You may have created a will and estate plan when your children were younger because you wanted to make sure that, if something happened to you, they’d be taken care of. However, you might also want to think about creating both a financial and healthcare power of attorney in case you become unable to manage your money or need someone to make your medical decisions. This is when a lot of older adults start to think about moving to an independent living community that offers higher levels of care right on campus.

Late Retirement (80 and up)

As you become less active in your 80s, you will likely see a reduction in your lifestyle spending. However, health care costs will probably become a higher percentage of your expenses because this is when medical spending tends to be the highest. Medicare will cover many of your costs, but you’ll still have out-of-pocket costs for things, like co-payments and deductibles.

Budgeting for Healthcare

The annual Fidelity Investments Retiree Health Care Cost Estimate report found a 65-year-old couple who retired in 2022 would be expected to spend $315,000 (after taxes) on medical expenses and healthcare during the rest of their lifetime. This estimate doesn’t even account for the cost of long-term care.

Benefits of Choosing a Life Plan Community with Life Care

Freedom Point at The Villages is a Life Plan Community offering a wide variety of services and amenities. Plus, our Life Care contract gives you the peace of mind of knowing you have access to a full continuum of high-quality care — including assisted living, memory care, skilled nursing and rehabilitation — is available right here at predictable monthly rates.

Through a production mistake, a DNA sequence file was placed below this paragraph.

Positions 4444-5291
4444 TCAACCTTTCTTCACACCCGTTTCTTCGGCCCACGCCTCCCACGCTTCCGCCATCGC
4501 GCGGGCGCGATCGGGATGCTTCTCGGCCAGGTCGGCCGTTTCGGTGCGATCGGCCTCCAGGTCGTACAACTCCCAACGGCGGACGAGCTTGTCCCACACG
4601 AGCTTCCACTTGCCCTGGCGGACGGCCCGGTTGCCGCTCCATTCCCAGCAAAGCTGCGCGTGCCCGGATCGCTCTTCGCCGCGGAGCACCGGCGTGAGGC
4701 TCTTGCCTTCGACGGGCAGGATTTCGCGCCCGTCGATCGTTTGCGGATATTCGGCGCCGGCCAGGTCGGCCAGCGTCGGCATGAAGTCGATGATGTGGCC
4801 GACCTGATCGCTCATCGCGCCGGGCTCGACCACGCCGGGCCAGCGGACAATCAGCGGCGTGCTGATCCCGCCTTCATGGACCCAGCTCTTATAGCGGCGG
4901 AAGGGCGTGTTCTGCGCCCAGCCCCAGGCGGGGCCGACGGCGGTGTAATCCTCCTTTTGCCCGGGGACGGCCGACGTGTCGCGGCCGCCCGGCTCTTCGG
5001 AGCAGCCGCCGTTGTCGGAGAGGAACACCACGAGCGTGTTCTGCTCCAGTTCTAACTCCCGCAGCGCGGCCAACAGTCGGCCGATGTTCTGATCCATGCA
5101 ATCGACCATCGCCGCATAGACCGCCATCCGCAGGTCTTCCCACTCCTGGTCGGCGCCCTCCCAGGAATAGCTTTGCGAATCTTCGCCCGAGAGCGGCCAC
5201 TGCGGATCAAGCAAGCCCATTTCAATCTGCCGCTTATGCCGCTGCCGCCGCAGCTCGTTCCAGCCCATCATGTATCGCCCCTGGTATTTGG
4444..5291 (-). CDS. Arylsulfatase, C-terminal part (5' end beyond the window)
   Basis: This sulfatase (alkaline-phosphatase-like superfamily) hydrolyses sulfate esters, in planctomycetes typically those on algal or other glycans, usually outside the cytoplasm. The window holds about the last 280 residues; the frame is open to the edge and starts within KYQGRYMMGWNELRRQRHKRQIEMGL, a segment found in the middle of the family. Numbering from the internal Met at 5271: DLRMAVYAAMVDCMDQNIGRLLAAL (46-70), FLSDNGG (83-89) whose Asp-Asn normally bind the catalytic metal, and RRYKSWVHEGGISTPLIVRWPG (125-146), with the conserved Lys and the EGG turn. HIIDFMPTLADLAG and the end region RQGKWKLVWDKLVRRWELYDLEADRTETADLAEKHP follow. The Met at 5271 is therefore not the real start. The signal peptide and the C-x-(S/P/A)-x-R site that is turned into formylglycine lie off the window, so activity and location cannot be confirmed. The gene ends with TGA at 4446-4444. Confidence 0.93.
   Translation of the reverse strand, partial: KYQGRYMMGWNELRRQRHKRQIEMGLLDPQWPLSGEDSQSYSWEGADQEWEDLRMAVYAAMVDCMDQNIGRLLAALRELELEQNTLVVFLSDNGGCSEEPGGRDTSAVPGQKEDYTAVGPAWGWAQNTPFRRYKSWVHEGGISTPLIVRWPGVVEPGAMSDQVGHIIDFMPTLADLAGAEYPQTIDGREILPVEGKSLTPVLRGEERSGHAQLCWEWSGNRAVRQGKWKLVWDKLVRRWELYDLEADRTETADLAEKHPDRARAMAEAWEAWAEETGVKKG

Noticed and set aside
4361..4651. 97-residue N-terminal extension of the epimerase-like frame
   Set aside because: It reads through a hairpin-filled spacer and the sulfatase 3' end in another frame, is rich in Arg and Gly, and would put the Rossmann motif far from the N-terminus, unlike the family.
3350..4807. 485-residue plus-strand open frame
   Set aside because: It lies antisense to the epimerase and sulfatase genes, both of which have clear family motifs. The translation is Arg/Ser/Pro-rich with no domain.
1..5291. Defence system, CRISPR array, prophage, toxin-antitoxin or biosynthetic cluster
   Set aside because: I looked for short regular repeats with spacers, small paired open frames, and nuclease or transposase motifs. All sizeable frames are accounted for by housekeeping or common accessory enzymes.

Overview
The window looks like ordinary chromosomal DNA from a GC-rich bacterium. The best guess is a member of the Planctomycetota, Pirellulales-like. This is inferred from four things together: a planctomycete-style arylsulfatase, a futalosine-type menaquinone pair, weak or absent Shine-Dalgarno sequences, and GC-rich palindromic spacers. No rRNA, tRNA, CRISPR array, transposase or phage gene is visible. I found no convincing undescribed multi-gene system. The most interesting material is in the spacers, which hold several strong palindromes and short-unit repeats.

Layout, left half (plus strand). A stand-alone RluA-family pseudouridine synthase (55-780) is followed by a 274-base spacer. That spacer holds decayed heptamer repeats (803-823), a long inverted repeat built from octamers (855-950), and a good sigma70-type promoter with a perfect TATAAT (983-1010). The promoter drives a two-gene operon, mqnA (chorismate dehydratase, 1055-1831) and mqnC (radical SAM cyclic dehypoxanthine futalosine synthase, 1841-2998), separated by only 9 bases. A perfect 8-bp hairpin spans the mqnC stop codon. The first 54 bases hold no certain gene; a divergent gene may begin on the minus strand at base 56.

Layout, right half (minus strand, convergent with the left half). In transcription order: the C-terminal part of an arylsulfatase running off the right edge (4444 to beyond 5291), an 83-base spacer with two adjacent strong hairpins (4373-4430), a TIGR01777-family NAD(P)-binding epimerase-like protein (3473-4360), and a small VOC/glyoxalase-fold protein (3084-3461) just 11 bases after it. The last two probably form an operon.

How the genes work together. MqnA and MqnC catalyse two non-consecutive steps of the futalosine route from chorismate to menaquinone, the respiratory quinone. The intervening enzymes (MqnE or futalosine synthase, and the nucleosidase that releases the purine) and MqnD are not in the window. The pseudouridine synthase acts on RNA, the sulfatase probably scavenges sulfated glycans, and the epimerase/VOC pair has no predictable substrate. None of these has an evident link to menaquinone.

Freedom Pointe at The Villages Pricing Explained

Choosing a community like Freedom Pointe makes your retirement planning easy. For help in understanding these fees, here’s what each one includes:

  • Flex Your Future: This program lets you embrace the freedom of independent living by customizing your senior living costs to suit your finances. You can tailor your entrance fee by selecting your residence now with less out of pocket, then pay the remainder of your entrance fee on a flexible timeline.
  • Entrance fee: The amount of this fee is based on the type of senior living contract and the size of residence you choose. The more square footage, the higher our entrance fee. Your entrance fee not only covers your residence but gives you guaranteed access to any future care you may need at below-market rates.
  • Monthly fee: Your monthly fee covers home maintenance and property taxes, utilities, your dining plan, fitness membership, a beautifully maintained campus and dozens of other services and amenities.
  • Life Care: Our Life Care contract offers a way to pay for long-term care expenses that makes them more predictable — saving you tens of thousands of dollars over other long-term care options.
  • Tax advantages: The IRS has ruled that portions of both your entrance fee and monthly fee are deductible on your federal income return as prepayment of medical expenses. To learn more, consult your tax advisor.

Freedom Pointe is the Only Retirement Plan You Need

Your benefits and savings will have to cover your expenses for three decades or more. To learn how Flex Your Future and our pricing contracts can help make it easier to plan for all retirement stages, use our Community Assistant chat function or give us a call.